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Bolivar Peninsula - BirdForum Opus

Photo by HelenB
Bolivar Flats Shorebird Sanctuary in April 2008

United States, Texas


Located on the Upper Texas coast, northeast of Galveston, the Bolivar Peninsula is essentially a washover bar separating Galveston Bay to the north, from the Gulf of Mexico to the south. At the southern end is the Bolivar Flats Shorebird Sanctuary, 1,146 acres consisting of coastal beach with mudflats and this is the prime birding spot on the peninsula. The beach was extensively damaged by Hurricane Ike in Sept. 2008, but is recovering well. Other nearby spots on the tip of Bolivar Peninsula (all west of Retillon Rd) are also birdy, including French Town Road, Fort Travis Seashore park, ferry landing at tip of peninsula. Horseshoe Marsh and Munday Marsh Bird Sanctuaries are also nearby.

The Bolivar Peninsula is on the Great Texas Coastal Birding Trail, site nos. UTC 56-60. See External Links.1


Photo by HelenB
Birds on the shore at Bolivar Flats Shorebird Sanctuary, April 2008. Click on image for larger photo

Long species lists are turned up here each month. For example 100 species were seen in 4 of the last 12 months. Minimum number of species was 73. Each monthly count was only over a 3 hour period in a relatively small area by less than 10 participants.

Notable Species

American Avocets, Piping Plovers, Snowy Plovers and many other shorebirds. Other visitors include Black Terns, scoters and jaegers.


Curlew Sandpiper, Bridled Tern, Mangrove Cuckoo, Greenish Elaenia, Sulphur-bellied Flycatcher, Yellow-green Vireo and Yucatan Vireo.


Birds you can see here include:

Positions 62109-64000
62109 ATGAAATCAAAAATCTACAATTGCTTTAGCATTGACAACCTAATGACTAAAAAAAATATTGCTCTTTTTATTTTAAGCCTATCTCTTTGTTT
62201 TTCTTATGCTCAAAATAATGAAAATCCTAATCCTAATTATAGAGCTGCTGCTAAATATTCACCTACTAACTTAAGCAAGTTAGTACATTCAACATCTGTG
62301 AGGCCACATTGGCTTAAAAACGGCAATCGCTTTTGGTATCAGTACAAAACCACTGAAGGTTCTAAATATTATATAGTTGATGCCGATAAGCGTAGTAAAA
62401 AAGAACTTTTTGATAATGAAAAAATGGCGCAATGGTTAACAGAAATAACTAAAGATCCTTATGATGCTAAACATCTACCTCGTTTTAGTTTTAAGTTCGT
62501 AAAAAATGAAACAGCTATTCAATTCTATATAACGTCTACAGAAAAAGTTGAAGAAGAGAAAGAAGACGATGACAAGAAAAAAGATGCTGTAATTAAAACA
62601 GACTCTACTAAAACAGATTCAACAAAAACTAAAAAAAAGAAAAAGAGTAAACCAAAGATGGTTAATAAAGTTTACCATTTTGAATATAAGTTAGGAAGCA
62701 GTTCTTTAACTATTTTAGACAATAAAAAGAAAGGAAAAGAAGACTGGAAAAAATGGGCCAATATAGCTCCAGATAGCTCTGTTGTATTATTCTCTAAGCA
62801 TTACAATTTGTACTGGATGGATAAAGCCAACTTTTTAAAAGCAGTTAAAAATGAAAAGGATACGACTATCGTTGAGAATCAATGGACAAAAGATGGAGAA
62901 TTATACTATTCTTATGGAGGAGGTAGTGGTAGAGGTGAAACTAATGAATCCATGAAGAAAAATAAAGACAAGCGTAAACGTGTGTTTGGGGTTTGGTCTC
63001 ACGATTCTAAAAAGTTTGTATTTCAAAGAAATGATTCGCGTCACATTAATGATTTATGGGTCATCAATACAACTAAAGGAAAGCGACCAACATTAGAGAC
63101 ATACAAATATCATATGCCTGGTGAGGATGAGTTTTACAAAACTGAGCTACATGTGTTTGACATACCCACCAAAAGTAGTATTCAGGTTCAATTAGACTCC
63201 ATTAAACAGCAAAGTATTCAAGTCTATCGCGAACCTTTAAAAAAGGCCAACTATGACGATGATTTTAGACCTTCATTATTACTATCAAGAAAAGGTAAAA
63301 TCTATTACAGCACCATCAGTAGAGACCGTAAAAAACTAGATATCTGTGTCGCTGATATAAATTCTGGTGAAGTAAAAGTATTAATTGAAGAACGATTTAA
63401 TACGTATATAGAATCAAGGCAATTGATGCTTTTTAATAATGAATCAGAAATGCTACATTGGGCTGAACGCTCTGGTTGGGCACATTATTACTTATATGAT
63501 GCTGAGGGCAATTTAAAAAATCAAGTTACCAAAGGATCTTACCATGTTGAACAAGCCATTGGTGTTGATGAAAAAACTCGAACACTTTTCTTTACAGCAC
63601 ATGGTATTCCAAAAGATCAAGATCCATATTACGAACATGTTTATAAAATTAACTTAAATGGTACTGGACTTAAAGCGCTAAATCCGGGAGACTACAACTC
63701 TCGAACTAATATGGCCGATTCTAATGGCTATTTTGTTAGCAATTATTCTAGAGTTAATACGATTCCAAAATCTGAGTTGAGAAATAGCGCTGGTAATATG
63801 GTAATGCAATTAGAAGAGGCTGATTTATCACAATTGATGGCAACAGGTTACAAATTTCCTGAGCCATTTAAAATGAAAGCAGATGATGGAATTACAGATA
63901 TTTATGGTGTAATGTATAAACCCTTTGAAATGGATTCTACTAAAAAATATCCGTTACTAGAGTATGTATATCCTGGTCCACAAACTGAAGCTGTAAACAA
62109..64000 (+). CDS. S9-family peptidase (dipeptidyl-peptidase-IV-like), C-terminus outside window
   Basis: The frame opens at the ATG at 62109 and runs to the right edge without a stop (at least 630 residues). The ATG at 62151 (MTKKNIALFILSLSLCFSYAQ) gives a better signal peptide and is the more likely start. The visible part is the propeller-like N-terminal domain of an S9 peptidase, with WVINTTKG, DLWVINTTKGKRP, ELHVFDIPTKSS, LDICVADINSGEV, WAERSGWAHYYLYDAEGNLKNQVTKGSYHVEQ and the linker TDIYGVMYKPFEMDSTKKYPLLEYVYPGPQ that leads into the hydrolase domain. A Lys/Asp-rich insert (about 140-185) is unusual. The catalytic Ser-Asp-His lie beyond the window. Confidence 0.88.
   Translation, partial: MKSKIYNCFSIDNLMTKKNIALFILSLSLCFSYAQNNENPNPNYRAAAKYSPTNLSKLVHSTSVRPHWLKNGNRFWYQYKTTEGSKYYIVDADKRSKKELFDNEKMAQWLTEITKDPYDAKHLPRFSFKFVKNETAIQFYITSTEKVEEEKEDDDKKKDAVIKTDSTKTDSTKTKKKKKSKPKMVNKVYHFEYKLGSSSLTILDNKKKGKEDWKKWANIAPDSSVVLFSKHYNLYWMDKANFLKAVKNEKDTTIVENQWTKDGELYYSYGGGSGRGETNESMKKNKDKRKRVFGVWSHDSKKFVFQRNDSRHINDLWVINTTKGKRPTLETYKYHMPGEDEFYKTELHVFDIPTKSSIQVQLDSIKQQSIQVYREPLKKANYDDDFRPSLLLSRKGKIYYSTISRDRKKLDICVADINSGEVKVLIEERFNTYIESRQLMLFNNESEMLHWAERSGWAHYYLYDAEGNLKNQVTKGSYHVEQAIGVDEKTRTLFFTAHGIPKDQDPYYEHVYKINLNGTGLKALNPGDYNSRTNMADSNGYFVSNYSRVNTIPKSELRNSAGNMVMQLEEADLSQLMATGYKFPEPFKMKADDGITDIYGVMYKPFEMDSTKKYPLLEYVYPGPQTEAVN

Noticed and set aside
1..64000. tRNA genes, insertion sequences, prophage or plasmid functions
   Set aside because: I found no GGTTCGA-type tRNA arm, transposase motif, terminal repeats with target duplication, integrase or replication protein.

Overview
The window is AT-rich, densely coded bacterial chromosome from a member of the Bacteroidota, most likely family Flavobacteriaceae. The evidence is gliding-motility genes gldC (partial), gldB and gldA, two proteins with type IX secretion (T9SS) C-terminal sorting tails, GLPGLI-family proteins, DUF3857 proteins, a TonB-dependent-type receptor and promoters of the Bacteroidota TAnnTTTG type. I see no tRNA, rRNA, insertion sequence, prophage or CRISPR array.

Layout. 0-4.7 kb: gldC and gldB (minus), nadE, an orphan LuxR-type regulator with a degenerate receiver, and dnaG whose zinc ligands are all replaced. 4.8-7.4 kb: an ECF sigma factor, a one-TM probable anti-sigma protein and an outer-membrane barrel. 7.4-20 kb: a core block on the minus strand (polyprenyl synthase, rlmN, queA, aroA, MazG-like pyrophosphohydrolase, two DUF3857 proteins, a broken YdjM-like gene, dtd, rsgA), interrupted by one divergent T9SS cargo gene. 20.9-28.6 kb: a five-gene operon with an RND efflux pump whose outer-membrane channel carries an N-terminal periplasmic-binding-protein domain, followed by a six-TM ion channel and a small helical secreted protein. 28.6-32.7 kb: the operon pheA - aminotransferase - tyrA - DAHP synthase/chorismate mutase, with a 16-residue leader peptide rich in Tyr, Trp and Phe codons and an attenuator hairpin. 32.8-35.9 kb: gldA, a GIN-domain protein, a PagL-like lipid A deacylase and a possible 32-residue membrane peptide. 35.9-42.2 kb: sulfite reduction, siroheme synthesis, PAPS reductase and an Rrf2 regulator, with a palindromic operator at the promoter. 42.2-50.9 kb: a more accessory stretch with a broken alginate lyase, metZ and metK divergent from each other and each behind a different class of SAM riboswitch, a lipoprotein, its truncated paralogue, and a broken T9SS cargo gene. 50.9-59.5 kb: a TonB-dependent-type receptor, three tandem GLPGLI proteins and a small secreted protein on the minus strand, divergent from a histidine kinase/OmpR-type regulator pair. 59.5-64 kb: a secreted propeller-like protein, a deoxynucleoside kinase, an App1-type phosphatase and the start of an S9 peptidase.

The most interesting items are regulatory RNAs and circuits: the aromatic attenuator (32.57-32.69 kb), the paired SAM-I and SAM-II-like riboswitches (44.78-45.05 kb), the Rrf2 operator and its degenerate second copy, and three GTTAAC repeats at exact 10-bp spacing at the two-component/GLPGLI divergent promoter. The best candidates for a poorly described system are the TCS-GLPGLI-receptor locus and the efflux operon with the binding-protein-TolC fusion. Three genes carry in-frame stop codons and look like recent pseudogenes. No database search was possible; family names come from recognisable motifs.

Black-bellied Whistling Duck, Fulvous Whistling Duck, Greater White-fronted Goose, Snow Goose, Ross's Goose, Canada Goose, Gadwall, American Wigeon, Mallard, Mottled Duck, Blue-winged Teal,Northern Shoveler, Northern Pintail, Green-winged Teal, Redhead, Greater Scaup, Lesser Scaup, King Eider,Surf Scoter, White-winged Scoter, Long-tailed Duck, Bufflehead, Common Goldeneye, Hooded Merganser, Red-breasted Merganser, Ruddy Duck, Common Loon, Pied-billed Grebe, Eared Grebe, Wood Stork, Magnificent Frigatebird, Northern Gannet, Neotropic Cormorant, Double-crested Cormorant, Anhinga, American White Pelican, Brown Pelican, American Bittern, Least Bittern, Great Blue Heron, Great Egret, Snowy Egret, Little Blue Heron, Tricolored Heron, Reddish Egret, Cattle Egret, Green Heron, Black-crowned Night-Heron, Yellow-crowned Night-Heron, White Ibis, White-faced Ibis, Roseate Spoonbill, Black Vulture, Turkey Vulture, Osprey, White-tailed Kite, Swallow-tailed Kite, Mississippi Kite, Northern Harrier, Sharp-shinned Hawk, Cooper's Hawk, Bald Eagle, White-tailed Hawk, Red-shouldered Hawk, Broad-winged Hawk, Swainson's Hawk, Red-tailed Hawk, Black Rail, Clapper Rail, King Rail, Virginia Rail, Sora, Purple Gallinule, Common Gallinule, American Coot, American Golden Plover, Black-bellied Plover, Semipalmated Plover, Wilson's Plover, Piping Plover, Snowy Plover, Killdeer, American Oystercatcher, Black-necked Stilt, American Avocet, Spotted Sandpiper, Solitary Sandpiper, Greater Yellowlegs, Willet, Lesser Yellowlegs, Upland Sandpiper, Whimbrel, Long-billed Curlew, Hudsonian Godwit, Marbled Godwit, Ruddy Turnstone, Red Knot, Sanderling, Semipalmated Sandpiper, Western Sandpiper, Least Sandpiper,White-rumped Sandpiper, Baird's Sandpiper, Pectoral Sandpiper, Dunlin, Stilt Sandpiper, Short-billed Dowitcher, Long-billed Dowitcher, Wilson's Phalarope, Wilson's Snipe, Bonaparte's Gull, Laughing Gull, Franklin's Gull, Ring-billed Gull, American Herring Gull, Least Tern, Gull-billed Tern, Caspian Tern, Black Tern, Common Tern, Forster's Tern, Royal Tern, Sandwich Tern, Black Skimmer, Rock Dove, Eurasian Collared Dove, White-winged Dove, Mourning Dove, Inca Dove, Yellow-billed Cuckoo, Barn Owl, Great Horned Owl, Burrowing Owl, Common Nighthawk, Chimney Swift, Ruby-throated Hummingbird, Belted Kingfisher, Red-bellied Woodpecker, Yellow-bellied Sapsucker, Downy Woodpecker, Northern Flicker, Crested Caracara, American Kestrel, Merlin, Peregrine Falcon, Eastern Wood Pewee, Eastern Phoebe, Great Crested Flycatcher, Eastern Kingbird, Scissor-tailed Flycatcher, Loggerhead Shrike, White-eyed Vireo, Blue Jay, American Crow, Horned Lark, Northern Rough-winged Swallow, Purple Martin, Tree Swallow, Barn Swallow, Cliff Swallow, Carolina Chickadee, Tufted Titmouse, House Wren, Sedge Wren, Marsh Wren, Carolina Wren, Blue-gray Gnatcatcher, Ruby-crowned Kinglet, American Robin, Gray Catbird, Northern Mockingbird, Brown Thrasher, European Starling, American Pipit, Cedar Waxwing, Black-and-white Warbler, Orange-crowned Warbler, Common Yellowthroat, American Redstart, Yellow Warbler, Yellow-rumped Warbler, Savannah Sparrow, Seaside Sparrow, Lincoln's Sparrow, Song Sparrow, Swamp Sparrow, White-throated Sparrow, White-crowned Sparrow, Northern Cardinal, Painted Bunting, Indigo Bunting, Red-winged Blackbird, Eastern Meadowlark, Common Grackle, Boat-tailed Grackle, Great-tailed Grackle, Brown-headed Cowbird, Orchard Oriole, Baltimore Oriole, American Goldfinch, House Sparrow